Savings and CD Rate Update - November 26, 2012

Savings and CD update and analysis, strong holiday shopping and interest rates, analyzing different CD terms for the best yield versus time commitment.

The downward trend continues with CD rate averages falling again in the previous week. The one year CD average fell from .417% to .414% APY. Five year average CDs fared even worse falling from 1.194% APY to 1.185% APY. Online savings rates were a bright spot with the average rising from .731% to .733% APY. Online savings and money market rates have remained relatively firm this year in comparison to CD rates as the chart below shows.

Holiday Shopping Starts Off with a Bang

The National Retail Federation said Sunday that a record 89 million people shopped either online or in stores this past holiday weekend. That's up from 86 million last year. The shoppers spent on average $423 this weekend versus $398 last year. This adds another positive data point to the recent spate of news that the economy may be gaining some life (other good news included gains in housing and consumer confidence). If strong consumer spending materializes over the next month, it will provide more support for increased economic growth.

The economy now needs to navigate the fiscal cliff and figure out how to put the millions of unemployed back to work. Once the unemployment rate dips below 7% savers can begin to think about rising interest rates..

My outlook: Savings rates will continue to drift lower for the next 12-18 months before beginning to move higher. How high and how fast they move will depend on the government's ability to put a long-term budget deal in place, the continuation of a recent economic uptick, and the ability of Europe to put its woes behind it and resolve its fiscal problems.

So, what's a saver to do in this environment?

Savings Options

Should a saver open a savings account or a CD? A shorter-term CD or a longer one? The chart below shows the comparison between the yield of a 5-year CD and a 1-year CD. Notice that this difference has shrunk considerably over the past year as the yield on 5-year CDs has dropped by more than the yield on a 12-month CD. This drop continued last week.

Not much has changed with the various product spreads. While the spread started the year at 1% or 100 basis points, it is now .771%. As a comparison, in 2008, this spread stood at .43% while in 2010 it went as high as 1.56%. So right now, it's somewhere in the middle. Why does this matter? Because back in 2010 banks were paying a saver a lot more to invest in a 5 year CD versus a 1 year. Today, banks are giving about half the premium they did a few years ago to lock up your money for 5 years. In 2012, I advised savers to consider investing in 5-year CDs because of this premium: the economy looked stuck for quite some time, and inflation did not appear to be a problem. Now, with the premium down, and the economy growing (albeit not that fast) it's a bit of a harder case to make. If the government takes the economy over the fiscal cliff, then it makes sense to put money in longer-term CDs as the potential for another recession becomes much higher. If a compromise can be reached, I'd invest in shorter-term CDs. Consumers might want to consider laddering their CD portfolio in this rate environment.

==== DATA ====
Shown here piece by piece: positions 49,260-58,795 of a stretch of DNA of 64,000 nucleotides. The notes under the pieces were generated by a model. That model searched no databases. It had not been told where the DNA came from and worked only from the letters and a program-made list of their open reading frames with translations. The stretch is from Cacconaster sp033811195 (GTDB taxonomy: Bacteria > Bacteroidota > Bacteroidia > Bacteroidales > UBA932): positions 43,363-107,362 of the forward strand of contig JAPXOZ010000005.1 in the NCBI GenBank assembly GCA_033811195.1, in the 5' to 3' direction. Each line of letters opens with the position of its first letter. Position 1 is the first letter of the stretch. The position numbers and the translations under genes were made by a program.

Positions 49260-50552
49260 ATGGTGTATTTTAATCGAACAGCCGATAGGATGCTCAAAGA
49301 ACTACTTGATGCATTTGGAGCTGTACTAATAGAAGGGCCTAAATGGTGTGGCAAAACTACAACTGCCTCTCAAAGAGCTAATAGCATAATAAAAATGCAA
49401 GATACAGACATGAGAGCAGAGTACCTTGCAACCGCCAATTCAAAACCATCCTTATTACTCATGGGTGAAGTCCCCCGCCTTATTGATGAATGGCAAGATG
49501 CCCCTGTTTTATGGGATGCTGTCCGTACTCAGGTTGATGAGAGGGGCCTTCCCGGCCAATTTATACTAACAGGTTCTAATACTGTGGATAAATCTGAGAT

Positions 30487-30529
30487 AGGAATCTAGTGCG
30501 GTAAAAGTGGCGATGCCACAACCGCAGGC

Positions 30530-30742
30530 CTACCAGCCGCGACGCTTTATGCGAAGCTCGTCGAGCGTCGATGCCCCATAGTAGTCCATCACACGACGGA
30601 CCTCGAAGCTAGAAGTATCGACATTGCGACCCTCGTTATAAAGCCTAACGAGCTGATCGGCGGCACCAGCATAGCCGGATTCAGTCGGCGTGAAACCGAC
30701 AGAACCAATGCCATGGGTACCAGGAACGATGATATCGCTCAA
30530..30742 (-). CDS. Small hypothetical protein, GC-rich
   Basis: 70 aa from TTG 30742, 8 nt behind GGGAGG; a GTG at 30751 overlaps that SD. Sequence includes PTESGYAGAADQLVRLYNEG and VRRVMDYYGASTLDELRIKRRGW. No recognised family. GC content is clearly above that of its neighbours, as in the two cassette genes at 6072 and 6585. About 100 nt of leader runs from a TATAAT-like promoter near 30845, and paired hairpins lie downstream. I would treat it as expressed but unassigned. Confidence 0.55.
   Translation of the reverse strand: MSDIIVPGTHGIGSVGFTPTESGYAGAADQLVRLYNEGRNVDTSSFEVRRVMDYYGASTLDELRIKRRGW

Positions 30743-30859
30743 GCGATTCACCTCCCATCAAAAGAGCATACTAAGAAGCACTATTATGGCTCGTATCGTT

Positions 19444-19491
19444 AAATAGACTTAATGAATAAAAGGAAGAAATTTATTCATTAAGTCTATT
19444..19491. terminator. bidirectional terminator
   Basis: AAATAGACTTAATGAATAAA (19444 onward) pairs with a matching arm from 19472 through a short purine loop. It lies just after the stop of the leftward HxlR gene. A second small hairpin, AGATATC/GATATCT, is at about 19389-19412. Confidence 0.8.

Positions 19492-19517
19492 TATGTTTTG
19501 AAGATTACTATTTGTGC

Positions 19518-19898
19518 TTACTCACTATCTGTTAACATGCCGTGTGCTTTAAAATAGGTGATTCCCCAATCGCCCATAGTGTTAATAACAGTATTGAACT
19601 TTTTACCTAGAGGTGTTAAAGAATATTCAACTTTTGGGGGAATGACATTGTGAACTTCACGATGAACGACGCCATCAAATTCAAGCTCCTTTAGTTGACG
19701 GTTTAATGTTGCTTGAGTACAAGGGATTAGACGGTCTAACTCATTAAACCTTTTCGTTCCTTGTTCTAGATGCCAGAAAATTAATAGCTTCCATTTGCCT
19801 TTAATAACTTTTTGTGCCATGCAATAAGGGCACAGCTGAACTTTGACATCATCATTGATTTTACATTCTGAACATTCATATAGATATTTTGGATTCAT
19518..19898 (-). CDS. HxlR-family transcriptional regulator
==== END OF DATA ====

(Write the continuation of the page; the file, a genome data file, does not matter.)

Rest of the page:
What about the comparison between savings and CDs?

This spread has actually been growing. Online savings rates have, for the most part, maintained their rates while CD rates continue to fall. For short term savings, it appears to make more sense to park money in an online savings account versus a CD. Online savings accounts have remained very stable over the past year.

Make the best of a tough savings situation

For now though, savers can make the best of a tough situation by getting the very best rates on their money. Remember, even in today's environment, there is competition for your cash.

I hope this is helpful. If it is, let me know and I'll keep writing. Drop me a note or post a comment below.

Hope you find some good deals in your Holiday shopping! Until next week...

Sol Nasisi
Sol Nasisi: Sol Nasisi is the co-founder and a past president of BestCashCow, an online resource for comprehensive bank rate information. In this capacity, he closely followed rate trends for all savings-related and loan products and the impact of rate fluctuations on the economy. He specifically focused on how rates impact consumers' ability to borrow and save. He also has authored a wee

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  • Sol Nasisi

    November 27, 2012

    Article update.

    More good news. Housing prices rose by 3% in year ending in Sept. More evidence that economy is gaining some momentum.

  • Sol Nasisi

    November 28, 2012

    Erskine Bowles, the co-chairman of President Barack Obama’s 2010 fiscal commission said today it's unlikely a deal will be struck in 2012 to avoid the fiscal cliff.

    “I’m really worried,” Bowles told reporters. “I believe the probability is we’re going over the cliff.”

    This is just his gut estimate so who knows but it's one data point. I still think they will find some temporary remedy.

  • Sol Nasisi

    November 29, 2012

    Commerce department releases the 3rd quarter GDP numbers. Growth revised upward to 2.7% but household purchases grew only at 1.4%, a relatively low number. After tax income adjusted for inflation grew at a .5 percent annual rate, down from a previously estimated .8 percent.

    No surprises. The economy is growing moderately but spending and wage growth remains subdued. Nothing here changes the rate forecast.

  • Robert LeGassick

    December 13, 2012

    Where are you located--???

    I see that there is a Lompoc bank, but no address

    Interested in CD

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